Are business schools educating for leadership?

September 27, 2009

Harvard Business School

Criticisms of Business schools have grown louder as the origins of the economic recession were analysed.

Over the last year or so there have been mounting criticisms of Business Schools, linked to the influence of some of the high-flying financial leaders who fell from grace during the credit crunch.

According to Yiannis Gabriel, in an article for Leadership journal the structure, ideology and ethos of MBA programmes are fundamentally opposed to an education of leaders … [more appropriate for] educating followers rather than leaders.

One interesting response came from Harvard Business School where students recently attempted to bring an ethical dimension into professional values espoused by MBAs.

The news encouraged me to dig out an unpublished note I had drafted while the Credit Crunch was still being set up by the exhuberent behaviours of bankers in the USA:

According to Della Bradshaw of the FT

Leadership became the hot topic in management education in 2001, following the terrorist attacks in the US. Almost every business school now has a leadership module on its MBA programme, as well as numerous short executive courses dedicated to the subject.

According to Mintzberg

Henry Mintzberg has won world-wide attention for his views on Business Schools. Henry believes they have lost their way – maybe they have never been on the right track.

One of his earliest influential ideas was the notion that much that passed for management was no more than the old managerialist notion of effective planning.

Essentially he had been pointing out way that creativity is a necessary component which has been largely ignored as a factor in effective management.

It is unsurprising that a call for action within the profession has come from within the student body rather than from the business institutions themselves. Naturally, the reaction may gain institutional support for pragmatic as well as for idealistic reasons. However, the mix of motives need not detract from the benefits to be gained if business leaders develop more awareness of the importance of an ethical stance in conducting their professional activities.

Party Conference Time and Some Leadership Theorizing

September 23, 2009

Vince Cable

The Party Conference season in the UK is a rich source of insights into political leadership influence processes. Leaders we deserve examines similarities to processes of communication required in Business School projects

The similarities occurred to me as the project season [September 2009] followed closely after a period in which less-publicised presentations were taking place on Perspectives of Leadership, by MBA students at Manchester Business School.

One feature in common is the technical challenge of gaining acceptance of key ideas through a formal presentation.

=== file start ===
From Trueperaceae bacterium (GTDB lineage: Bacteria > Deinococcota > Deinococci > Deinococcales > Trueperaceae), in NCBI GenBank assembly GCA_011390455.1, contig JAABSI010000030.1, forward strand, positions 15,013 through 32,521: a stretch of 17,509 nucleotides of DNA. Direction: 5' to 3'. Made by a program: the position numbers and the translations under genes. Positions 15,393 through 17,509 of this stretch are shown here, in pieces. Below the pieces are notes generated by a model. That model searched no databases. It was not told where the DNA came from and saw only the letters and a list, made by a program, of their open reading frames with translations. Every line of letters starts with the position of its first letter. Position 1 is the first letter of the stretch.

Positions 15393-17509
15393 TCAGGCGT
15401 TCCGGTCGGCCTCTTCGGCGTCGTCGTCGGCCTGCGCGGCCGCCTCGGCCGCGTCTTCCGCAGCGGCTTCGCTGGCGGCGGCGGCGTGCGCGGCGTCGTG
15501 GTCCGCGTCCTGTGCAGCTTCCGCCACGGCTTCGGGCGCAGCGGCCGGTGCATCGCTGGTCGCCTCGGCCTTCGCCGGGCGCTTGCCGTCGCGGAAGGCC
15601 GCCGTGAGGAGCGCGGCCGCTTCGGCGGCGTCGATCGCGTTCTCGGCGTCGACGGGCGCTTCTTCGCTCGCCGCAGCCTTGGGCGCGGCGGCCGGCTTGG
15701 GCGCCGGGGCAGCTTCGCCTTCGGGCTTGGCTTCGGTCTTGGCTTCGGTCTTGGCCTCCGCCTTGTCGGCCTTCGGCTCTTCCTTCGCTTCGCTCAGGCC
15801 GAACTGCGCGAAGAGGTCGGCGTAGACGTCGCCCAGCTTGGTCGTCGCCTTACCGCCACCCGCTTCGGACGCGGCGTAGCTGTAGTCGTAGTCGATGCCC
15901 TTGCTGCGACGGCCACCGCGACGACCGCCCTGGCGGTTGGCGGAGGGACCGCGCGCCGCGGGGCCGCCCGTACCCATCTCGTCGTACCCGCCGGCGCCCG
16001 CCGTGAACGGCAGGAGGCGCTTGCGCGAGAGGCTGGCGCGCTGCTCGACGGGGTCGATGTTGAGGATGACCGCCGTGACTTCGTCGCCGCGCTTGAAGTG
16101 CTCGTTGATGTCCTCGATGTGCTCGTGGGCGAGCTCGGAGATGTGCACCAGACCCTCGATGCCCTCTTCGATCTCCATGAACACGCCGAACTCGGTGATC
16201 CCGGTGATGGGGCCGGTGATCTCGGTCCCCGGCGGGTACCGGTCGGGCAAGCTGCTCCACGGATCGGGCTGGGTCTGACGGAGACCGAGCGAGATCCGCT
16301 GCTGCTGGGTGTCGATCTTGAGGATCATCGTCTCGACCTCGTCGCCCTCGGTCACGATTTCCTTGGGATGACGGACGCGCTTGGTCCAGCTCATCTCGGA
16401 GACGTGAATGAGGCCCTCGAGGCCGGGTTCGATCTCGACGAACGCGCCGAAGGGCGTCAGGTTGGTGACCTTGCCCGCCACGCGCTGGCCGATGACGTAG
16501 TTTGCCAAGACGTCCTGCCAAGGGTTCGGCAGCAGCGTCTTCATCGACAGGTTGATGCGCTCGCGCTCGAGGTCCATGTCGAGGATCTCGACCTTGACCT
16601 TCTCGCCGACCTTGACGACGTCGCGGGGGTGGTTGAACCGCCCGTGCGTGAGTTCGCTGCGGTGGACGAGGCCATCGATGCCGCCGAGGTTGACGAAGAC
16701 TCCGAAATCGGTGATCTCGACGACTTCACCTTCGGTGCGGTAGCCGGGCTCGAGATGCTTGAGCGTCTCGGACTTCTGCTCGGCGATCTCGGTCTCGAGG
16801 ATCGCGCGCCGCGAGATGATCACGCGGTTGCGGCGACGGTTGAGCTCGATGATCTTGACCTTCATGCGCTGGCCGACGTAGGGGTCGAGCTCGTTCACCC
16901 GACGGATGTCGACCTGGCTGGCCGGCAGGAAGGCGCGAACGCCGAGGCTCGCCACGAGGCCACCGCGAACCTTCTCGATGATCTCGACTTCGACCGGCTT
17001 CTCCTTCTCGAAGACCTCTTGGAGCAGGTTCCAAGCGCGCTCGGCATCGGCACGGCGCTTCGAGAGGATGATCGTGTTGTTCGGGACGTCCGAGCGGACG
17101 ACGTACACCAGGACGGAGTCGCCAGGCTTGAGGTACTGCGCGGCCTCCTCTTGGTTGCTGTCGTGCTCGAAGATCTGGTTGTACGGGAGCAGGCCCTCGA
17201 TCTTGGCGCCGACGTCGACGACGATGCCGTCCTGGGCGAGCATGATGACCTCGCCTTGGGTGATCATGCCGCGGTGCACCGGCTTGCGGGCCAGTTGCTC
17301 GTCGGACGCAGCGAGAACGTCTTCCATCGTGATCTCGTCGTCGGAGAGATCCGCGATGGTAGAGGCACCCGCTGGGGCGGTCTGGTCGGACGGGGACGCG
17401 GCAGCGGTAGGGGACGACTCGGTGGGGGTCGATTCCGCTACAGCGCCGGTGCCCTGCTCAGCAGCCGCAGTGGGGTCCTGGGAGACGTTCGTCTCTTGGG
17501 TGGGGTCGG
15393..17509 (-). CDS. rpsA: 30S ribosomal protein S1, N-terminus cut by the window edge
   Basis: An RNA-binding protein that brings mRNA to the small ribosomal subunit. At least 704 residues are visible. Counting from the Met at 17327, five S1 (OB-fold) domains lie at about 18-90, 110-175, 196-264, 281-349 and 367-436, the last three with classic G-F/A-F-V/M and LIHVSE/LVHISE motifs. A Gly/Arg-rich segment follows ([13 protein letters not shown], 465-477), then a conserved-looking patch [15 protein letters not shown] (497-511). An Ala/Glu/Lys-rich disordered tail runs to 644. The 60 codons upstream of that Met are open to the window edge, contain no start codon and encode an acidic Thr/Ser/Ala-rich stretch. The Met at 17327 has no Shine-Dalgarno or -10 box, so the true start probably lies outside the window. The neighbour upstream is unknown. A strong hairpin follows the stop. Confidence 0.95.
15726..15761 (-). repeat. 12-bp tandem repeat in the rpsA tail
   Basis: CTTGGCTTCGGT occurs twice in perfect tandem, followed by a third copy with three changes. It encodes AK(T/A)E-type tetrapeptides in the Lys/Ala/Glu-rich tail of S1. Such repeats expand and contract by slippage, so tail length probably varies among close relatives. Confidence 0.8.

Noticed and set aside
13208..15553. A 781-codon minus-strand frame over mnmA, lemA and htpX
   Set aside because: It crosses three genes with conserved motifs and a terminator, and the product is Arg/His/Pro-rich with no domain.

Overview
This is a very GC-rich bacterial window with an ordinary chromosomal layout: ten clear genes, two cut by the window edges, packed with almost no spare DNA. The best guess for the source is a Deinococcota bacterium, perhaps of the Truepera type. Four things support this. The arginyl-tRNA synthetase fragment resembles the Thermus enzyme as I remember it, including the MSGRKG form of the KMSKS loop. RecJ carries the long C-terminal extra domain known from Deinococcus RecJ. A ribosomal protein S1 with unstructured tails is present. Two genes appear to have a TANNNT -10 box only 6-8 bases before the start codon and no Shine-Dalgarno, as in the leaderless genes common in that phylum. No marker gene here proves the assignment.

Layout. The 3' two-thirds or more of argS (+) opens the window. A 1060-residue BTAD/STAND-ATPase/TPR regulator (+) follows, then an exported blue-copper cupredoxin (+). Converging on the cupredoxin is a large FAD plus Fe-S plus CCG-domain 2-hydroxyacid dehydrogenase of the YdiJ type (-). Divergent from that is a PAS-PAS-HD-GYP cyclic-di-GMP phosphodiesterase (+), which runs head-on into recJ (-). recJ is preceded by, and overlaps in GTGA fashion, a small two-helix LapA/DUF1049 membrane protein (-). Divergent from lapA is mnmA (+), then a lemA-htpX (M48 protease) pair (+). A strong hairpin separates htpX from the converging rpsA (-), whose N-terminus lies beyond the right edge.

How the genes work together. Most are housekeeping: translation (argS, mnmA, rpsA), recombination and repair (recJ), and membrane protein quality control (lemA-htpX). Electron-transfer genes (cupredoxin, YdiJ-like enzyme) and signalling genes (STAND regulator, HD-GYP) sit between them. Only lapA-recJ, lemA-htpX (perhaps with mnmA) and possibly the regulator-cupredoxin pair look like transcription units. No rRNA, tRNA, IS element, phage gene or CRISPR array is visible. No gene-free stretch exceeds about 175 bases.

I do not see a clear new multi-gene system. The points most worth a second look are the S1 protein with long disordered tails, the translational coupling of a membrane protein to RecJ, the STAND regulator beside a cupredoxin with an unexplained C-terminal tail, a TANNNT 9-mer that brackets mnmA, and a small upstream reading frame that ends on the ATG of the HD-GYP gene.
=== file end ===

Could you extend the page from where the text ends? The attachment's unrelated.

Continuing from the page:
Influencing: the immediate and distal audiences

In the Business School presentations, and in the party political speeches, speakers had to deal with more than one audience. In the political conferences, the audiences may be divided into those in the conference hall, and those for whom the conference was being transmitted immediately, and subsequently through news bulletins and various other channels.

For the MBA students, the audiences could still be divided into immediate and distal ones, but the more important challenge was dealing with the different audiences within the immediate presentation room.

The boundary management challenge

In technical terms the need to deal with two audiences requires management of ambiguities in boundary management. This is a technical term which boils down to a project leader having to be aware of several different but inter-related interests to whom communication is addressed.

The communication challenge is to deal with multiple audiences. This is another commonality between the student projects and the political speeches.

In the MBA projects, the student groups present to an audience including a business client who has provided a brief to the project, and a faculty member who has the responsibility of evaluating the project for its technical merits and assigning a grade which goes towards the MBA marks for each team member. The presentation has to satisfy those two different systems: the world of the business organisation and the world of University degrees.

Note that this is a bit more complicated than a consultancy project, although there are similarities. One trick of management consultants is to ‘borrow the client’s watch to tell him the time’. While this may still work to some extent for the client who wants reassurance rather than enlightenment, it is not going to impress the Business School Professors critiquing the presentation.

Why not rely on the opinion of the client for allocating marks to the student groups? Because of a phenomenon which goes under various names boiling down to in-group solidarity. The client often acts in concert with the group as if they were put on trial by those outside and hostile critics from the Business faculty. I am tempted to suggest there are aspects in the group dynamics of the famous Stockholm syndrome which explains how hostage-takers and hostages come together against a perceived common enemy.

Meanwhile, in the Conference Hall …